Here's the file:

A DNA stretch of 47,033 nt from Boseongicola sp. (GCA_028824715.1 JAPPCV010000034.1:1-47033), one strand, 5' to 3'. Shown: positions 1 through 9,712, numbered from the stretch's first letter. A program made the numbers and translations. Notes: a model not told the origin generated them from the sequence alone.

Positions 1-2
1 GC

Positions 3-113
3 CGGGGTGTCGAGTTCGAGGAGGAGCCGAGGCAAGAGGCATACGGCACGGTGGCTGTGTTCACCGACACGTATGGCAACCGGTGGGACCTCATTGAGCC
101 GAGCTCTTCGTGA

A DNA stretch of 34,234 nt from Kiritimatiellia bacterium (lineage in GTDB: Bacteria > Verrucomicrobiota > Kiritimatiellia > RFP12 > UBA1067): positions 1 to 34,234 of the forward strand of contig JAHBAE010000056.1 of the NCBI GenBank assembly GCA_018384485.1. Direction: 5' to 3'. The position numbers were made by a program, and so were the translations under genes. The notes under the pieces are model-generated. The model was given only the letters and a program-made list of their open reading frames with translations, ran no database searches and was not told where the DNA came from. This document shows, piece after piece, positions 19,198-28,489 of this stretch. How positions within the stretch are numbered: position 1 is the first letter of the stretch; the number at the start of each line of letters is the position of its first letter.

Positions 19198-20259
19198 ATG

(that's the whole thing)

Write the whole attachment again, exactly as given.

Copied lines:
A DNA stretch of 47,033 nt from Boseongicola sp. (GCA_028824715.1 JAPPCV010000034.1:1-47033), one strand, 5' to 3'. Shown: positions 1 through 9,712, numbered from the stretch's first letter. A program made the numbers and translations. Notes: a model not told the origin generated them from the sequence alone.

Positions 1-2
1 GC

Positions 3-113
3 CGGGGTGTCGAGTTCGAGGAGGAGCCGAGGCAAGAGGCATACGGCACGGTGGCTGTGTTCACCGACACGTATGGCAACCGGTGGGACCTCATTGAGCC
101 GAGCTCTTCGTGA

A DNA stretch of 34,234 nt from Kiritimatiellia bacterium (lineage in GTDB: Bacteria > Verrucomicrobiota > Kiritimatiellia > RFP12 > UBA1067): positions 1 to 34,234 of the forward strand of contig JAHBAE010000056.1 of the NCBI GenBank assembly GCA_018384485.1. Direction: 5' to 3'. The position numbers were made by a program, and so were the translations under genes. The notes under the pieces are model-generated. The model was given only the letters and a program-made list of their open reading frames with translations, ran no database searches and was not told where the DNA came from. This document shows, piece after piece, positions 19,198-28,489 of this stretch. How positions within the stretch are numbered: position 1 is the first letter of the stretch; the number at the start of each line of letters is the position of its first letter.

Positions 19198-20259
19198 ATG